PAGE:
Along the way, we can point to some solid achievements.  We launched a mobile lab pilot with Salinas Valley Collaborative, UC-Davis, the Western Institute of Food Safety and Security, USDA, CFSAN and industry to investigate and identify the incidence, environmental factors, and root causes of produce contamination with food borne pathogens in CA fields.

We are working to establish a pilot to review inspection reports from foreign partners, and working to develop a program for assessing foreign regulatory systems.  It is essential that we understand the inspectional capabilities of key foreign inspection regimes as we continue to confront the increasing numbers of imported products. In FY 12 we had over 27 million line entries, we anticipate over 34 million this FY, and project over 44 million in FY14. 

We simply must continue to assess our operations to ensure we are best positioned to meet the future.

Globally, we planned and conducted 17 joint inspections and observed two inspections with foreign partners. This may seem like small numbers, but it is unprecedented in the expansion of inspectional collaborations globally. 

Most critically, this lays the foundation for us to being to partner with our foreign regulatory counterparts to leverage both their data and strategically manage our resources where we have confidence and can choose not to reinspect where they have previously inspected.  We are not there yet, but we are working towards that goal.

We have implemented broad information sharing with the Canadian Food Inspection Agency and Health Canada and we routinely conduct border-to-border meetings to discuss import procedures, share information on import issues, and improve enforcement on both sides of the border.

On the domestic front, we successfully executed a pilot last year with certain states to leverage enforcement tools and activities and share information in real-time. The six-month program was a success in that the participants were nearly unanimous that the pilot led to immediate action to protect public health through:

  • improved communication
  • established relationships;
  • facilitated leveraging of resources; and
  • supported improved critical thinking and risk based solutions to compliance and public health issues.

We are also working with federal partners and are working closely with U.S. Customs and Border Protection on the development of ACE, their Automated Commercial Environment, which creates a single window for all agencies.  FDA has embedded both technical and operational staff in the ACE working groups in support of their initiative.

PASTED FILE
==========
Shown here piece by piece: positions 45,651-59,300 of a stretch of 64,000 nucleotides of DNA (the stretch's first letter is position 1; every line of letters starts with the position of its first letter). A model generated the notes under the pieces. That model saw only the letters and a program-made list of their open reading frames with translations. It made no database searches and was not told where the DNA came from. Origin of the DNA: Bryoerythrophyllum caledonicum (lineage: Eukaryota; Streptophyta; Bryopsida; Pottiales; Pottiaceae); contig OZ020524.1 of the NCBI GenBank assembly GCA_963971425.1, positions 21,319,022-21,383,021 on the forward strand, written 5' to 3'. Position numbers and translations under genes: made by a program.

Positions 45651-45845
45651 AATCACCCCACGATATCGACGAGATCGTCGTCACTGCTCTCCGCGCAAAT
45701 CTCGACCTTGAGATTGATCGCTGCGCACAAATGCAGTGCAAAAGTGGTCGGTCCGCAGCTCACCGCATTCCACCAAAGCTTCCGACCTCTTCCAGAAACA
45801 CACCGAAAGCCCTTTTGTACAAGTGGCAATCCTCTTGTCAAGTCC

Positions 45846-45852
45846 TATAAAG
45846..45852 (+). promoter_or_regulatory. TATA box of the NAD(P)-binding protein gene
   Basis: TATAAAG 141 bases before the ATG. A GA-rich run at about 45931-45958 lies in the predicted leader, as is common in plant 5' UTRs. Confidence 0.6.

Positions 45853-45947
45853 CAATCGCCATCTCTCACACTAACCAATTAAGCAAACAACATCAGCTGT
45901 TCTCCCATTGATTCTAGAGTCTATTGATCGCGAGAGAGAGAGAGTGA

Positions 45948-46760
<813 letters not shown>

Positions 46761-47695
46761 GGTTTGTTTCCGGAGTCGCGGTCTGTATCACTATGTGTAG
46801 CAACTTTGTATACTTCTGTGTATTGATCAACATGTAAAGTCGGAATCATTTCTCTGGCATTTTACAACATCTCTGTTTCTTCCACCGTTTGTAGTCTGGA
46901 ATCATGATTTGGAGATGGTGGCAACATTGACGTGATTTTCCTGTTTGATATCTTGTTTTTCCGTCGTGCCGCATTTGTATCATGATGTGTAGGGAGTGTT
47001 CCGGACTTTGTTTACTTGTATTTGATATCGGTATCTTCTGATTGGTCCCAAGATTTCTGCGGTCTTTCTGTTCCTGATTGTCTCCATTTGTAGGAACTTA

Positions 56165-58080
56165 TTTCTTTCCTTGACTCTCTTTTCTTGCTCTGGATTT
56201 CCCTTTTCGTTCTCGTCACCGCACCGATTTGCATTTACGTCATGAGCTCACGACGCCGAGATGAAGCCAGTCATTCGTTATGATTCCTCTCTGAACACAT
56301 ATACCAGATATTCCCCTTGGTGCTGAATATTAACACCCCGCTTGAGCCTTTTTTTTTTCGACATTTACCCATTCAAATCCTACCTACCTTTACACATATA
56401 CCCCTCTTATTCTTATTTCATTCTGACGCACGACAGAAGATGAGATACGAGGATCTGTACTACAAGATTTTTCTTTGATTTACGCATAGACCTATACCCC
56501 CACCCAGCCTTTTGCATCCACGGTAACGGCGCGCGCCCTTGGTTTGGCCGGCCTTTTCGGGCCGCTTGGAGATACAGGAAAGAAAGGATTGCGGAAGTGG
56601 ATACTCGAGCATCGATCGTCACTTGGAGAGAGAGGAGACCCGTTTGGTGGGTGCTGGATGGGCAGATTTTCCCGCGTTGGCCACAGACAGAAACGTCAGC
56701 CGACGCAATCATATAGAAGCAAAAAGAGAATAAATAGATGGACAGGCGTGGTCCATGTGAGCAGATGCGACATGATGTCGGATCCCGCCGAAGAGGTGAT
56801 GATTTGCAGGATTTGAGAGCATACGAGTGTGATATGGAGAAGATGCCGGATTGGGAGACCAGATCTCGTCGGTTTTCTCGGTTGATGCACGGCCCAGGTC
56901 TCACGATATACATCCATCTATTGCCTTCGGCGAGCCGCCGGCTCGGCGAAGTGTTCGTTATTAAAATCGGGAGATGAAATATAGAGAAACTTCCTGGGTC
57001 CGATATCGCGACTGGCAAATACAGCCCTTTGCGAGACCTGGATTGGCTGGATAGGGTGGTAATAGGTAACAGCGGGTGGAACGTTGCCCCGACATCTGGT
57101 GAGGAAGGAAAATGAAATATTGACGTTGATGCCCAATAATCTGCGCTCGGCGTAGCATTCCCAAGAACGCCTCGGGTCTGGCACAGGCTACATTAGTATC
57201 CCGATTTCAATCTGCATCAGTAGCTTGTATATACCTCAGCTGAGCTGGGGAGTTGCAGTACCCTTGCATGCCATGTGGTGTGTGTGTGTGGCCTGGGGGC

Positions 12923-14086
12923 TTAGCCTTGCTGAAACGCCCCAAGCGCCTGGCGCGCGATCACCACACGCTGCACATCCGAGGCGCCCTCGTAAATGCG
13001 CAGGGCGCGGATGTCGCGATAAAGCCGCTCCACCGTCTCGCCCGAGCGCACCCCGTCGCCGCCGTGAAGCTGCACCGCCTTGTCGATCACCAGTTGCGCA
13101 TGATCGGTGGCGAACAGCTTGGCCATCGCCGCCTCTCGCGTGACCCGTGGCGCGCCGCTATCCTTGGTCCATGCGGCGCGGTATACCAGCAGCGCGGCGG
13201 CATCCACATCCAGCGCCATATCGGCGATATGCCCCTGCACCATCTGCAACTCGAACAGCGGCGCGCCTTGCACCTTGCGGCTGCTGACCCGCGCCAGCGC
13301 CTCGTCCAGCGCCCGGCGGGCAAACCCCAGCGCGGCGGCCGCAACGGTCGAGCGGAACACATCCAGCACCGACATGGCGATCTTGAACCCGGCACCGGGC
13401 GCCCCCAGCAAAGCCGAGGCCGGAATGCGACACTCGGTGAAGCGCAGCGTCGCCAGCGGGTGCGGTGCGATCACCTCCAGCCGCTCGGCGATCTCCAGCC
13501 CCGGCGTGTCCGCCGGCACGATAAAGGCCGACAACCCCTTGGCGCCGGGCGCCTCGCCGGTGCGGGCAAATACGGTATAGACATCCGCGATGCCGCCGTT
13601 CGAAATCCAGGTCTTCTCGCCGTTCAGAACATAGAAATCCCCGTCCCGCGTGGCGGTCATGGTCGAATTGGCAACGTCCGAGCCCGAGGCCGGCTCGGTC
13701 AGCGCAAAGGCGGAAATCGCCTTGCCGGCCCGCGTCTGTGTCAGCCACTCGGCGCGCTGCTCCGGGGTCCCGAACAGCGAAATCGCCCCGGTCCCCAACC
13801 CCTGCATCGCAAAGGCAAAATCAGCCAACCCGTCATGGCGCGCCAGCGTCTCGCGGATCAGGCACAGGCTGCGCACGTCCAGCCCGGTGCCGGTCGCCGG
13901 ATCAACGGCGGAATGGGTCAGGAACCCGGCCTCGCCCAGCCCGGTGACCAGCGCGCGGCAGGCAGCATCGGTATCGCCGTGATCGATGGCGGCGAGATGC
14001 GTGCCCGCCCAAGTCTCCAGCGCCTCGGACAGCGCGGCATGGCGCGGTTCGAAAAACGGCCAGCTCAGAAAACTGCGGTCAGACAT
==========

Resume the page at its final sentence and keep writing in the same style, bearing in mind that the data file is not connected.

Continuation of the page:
Today, FDA-regulated products originate from more than 150 countries, 130,000 importers and 300,000 foreign facilities. With this continued increase in imports, our domestic portfolio, the scope of FDA-regulated products, and the truly global nature of our work, we must be committed to leveraging and collaborating with all partners. 

Mutual reliance can’t be aspirational – it is essential. 

Third, it is imperative that we analyze and utilize global data to manage risks.

For all of us – you and FDA – whether we focus on food, drugs, biologics, medical devices, or any other commodity or product, we know that evaluating risk is an integral part of our work. 

For us in ORA, it is about where and what to inspect, investigate or enforce to protect consumers and public health.
In a perfect world, data continually drives the evaluation of risk across every aspect of our work.  That is what we are working to do – increase the use of risk and data analysis.

We know that under GDUFA, we will be increasing the number of foreign inspections we conduct and expanding inspectional data sources.  In addition to increasing the use of risk analytics to better target our work, we are also addressing operations. 

We are working to expand our dedicated foreign inspection cadres, OIP is working to increase the number of investigators posted abroad in certain locations, we are staffing up our Office of Policy and Risk Management to recruit new disciplines as we approach the use of risk analytics differently.

We have initiated a pilot implementing an automated data system in a few of our laboratories to facilitate and enhance electronic data capture, storage and analysis, which in the future, should allow for more timely sharing of data between FDA and domestic and foreign regulatory partners.

Recently we rolled out the Private Laboratory Analytical Tracking System (CMS-PLATS), to all of ORA’s Compliance Branches and Laboratories. We expect to use this cutting edge system to facilitate our review of private laboratory analytical reports.

The nationwide implementation of CMS-PLATS is expected to bring consistency and uniformity throughout the field and to increase the agency’s ability to manage the review, evaluation, and processing of private laboratory submissions.

ORA has deployed the Predictive Risk Based Evaluation for Dynamic Import Compliance Targeting (PREDICT). PREDICT is a sophisticated computer screening system that uses intelligence from many sources – such as intrinsic product risks, past inspection results and information about such threats as extreme weather that could spoil a shipment – to flag the riskiest imports before they arrive.